Former Japanese Red Army Leader Released
After more than two decades behind bars, Fusako Shigenobu was freed from prison on Saturday. The founder and former leader of the Japanese Red Army (JRA) became a wanted person by Interpol following the 1974 French Embassy attack in the Hague. Three members of the JRA, allegedly acting on her orders, stormed the building demanding the release of the group’s member, Yatsuka Furuya. The ambassador and 10 others were taken hostage during a siege that lasted five days.
Those hostages and Furuya were eventually released. The three terrorists; Haruo Wako, Jun Nishikawa and Junzo Okudaira, escaped out of the Netherlands. Wako and Nishikawa were eventually arrested over 20 years later. Shigenobu was taken into custody in Osaka in 2000. Okudaira, meanwhile, remains at large. “It was half a century ago, but we caused damage to innocent people who were strangers to us by prioritizing our battle, such as by hostage-taking,” said Shigenobu after her release.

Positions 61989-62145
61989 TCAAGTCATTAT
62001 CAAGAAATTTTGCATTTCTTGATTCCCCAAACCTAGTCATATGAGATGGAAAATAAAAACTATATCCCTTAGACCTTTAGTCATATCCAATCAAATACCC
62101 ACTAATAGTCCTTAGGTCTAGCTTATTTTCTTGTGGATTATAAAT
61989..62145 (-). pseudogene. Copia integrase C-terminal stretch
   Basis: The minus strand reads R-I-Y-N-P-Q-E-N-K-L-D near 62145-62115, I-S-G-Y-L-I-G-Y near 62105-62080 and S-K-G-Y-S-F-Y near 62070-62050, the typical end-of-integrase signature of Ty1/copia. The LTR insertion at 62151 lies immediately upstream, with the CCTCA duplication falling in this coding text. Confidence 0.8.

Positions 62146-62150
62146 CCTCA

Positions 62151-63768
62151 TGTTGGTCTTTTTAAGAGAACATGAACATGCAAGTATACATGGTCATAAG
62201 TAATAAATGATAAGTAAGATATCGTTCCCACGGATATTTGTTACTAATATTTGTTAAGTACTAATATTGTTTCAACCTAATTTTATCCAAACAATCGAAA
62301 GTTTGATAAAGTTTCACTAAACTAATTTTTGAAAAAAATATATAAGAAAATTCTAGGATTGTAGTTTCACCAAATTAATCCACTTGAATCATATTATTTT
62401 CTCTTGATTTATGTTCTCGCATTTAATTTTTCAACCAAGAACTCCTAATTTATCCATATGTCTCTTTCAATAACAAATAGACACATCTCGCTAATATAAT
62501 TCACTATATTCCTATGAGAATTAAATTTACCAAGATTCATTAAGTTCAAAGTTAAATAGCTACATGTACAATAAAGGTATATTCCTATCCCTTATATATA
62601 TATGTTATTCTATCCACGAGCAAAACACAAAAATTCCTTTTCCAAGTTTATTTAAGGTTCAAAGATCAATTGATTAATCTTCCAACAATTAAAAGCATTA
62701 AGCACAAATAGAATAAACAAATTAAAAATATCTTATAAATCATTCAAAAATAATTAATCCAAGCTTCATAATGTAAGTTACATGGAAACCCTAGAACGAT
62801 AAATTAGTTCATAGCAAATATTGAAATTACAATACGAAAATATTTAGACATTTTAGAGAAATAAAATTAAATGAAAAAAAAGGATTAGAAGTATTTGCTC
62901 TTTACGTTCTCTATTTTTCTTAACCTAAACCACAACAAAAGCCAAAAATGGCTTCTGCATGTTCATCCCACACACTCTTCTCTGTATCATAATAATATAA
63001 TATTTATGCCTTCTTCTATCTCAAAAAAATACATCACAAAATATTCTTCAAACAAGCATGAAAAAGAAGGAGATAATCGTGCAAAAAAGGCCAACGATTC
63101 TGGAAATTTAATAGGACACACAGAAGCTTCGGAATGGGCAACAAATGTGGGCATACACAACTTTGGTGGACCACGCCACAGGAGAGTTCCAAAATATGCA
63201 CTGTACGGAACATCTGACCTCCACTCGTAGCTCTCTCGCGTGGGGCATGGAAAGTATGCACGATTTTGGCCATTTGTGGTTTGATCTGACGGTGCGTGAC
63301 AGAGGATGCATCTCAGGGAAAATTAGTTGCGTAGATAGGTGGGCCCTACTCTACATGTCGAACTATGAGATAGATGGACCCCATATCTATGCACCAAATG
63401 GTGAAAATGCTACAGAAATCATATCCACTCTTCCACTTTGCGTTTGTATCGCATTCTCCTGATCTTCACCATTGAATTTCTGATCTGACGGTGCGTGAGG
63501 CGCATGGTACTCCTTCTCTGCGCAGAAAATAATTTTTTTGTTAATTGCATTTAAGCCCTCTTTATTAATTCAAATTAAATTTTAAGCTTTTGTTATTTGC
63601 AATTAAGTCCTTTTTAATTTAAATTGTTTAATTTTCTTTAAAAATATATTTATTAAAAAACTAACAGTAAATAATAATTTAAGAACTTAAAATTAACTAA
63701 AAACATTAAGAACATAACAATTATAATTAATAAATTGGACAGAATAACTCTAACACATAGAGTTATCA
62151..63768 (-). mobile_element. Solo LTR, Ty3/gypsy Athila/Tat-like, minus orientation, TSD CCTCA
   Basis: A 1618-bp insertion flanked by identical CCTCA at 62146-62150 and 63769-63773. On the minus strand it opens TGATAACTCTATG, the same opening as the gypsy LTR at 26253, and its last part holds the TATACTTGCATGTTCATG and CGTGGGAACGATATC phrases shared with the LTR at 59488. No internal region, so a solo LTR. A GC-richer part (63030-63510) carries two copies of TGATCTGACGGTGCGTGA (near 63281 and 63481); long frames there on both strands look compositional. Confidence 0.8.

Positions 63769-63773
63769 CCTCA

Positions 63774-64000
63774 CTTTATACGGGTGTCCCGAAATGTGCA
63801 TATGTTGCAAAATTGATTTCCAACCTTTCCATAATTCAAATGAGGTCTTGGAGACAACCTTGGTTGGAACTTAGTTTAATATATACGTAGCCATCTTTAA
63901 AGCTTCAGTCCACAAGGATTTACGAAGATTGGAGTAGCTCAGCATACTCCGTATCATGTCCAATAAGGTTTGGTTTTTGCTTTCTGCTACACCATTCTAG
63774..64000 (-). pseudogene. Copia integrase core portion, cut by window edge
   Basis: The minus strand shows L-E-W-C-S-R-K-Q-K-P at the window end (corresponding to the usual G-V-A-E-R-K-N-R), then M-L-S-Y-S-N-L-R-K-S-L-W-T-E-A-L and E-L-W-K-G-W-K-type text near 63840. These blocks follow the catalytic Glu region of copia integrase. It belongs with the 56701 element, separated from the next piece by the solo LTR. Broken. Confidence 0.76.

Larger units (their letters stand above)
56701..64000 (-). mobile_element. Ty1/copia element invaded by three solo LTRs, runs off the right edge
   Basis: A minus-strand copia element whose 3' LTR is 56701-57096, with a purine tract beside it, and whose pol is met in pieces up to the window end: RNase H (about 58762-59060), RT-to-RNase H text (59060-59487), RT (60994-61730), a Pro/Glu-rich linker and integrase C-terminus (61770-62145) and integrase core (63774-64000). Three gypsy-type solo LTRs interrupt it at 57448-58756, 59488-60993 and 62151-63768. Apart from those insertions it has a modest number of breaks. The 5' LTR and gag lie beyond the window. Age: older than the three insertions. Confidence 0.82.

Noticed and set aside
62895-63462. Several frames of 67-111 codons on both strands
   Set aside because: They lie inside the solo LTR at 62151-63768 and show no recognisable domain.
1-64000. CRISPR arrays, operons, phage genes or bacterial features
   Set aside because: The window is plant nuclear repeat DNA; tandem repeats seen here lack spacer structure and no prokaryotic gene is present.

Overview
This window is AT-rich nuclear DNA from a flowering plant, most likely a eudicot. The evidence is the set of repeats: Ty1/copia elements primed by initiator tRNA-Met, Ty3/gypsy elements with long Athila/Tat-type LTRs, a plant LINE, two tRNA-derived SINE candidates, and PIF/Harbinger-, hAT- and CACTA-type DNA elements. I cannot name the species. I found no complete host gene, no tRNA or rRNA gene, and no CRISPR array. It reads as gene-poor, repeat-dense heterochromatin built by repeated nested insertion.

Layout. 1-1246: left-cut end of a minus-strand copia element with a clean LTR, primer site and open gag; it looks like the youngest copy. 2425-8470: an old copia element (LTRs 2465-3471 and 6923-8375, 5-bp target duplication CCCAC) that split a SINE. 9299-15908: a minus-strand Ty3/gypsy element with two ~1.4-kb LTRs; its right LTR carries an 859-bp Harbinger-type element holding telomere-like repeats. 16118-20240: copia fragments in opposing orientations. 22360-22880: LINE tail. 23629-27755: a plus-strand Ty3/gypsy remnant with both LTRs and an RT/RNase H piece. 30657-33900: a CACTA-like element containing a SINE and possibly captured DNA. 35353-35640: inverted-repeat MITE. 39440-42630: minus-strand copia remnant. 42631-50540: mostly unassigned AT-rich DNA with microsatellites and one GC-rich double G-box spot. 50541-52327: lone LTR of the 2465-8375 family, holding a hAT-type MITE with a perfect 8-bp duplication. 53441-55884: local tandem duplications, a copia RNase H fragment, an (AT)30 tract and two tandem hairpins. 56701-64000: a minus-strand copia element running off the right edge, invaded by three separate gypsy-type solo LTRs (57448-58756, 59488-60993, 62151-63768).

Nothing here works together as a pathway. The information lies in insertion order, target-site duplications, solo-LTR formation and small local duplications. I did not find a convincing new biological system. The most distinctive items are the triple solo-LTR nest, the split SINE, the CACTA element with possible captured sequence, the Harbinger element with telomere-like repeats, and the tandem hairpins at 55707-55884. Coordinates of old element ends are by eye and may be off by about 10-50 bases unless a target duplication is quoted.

Japan Hit Four Past Paraguay
Japan could easily have had six or seven against Paraguay on Thursday. Instead, profligacy in front of goal meant they had to settle for a 4-1 victory. Coach Hajime Moriyasu picked an attacking lineup that dominated their South American opponents. Goals from Takuma Asano and Daichi Kamada separated the teams at the break. Kaoru Mitoma’s cute finish restored the host’s two-goal lead after Derlis Gonzalez gave Paraguay hope. Ao Tanaka added a delightful fourth, five minutes from time. Japan’s next game is against Brazil on Monday.
At the Tokyo National Stadium on Sunday, the Panasonic Wild Knights won the inaugural final of Japan Rugby League One. The Saitama-based side, led by former Wallabies coach Robbie Deans, defeated Tokyo Suntory Sungoliath 18-12 to take home the trophy. At the other end of the table, the Shining Arcs were relegated. They made headlines at the beginning of the season with the controversial signing of Israel Folau, a man who once said “hell awaits gay people.” The Mitsubishi Dynaboars will replace them in the top flight.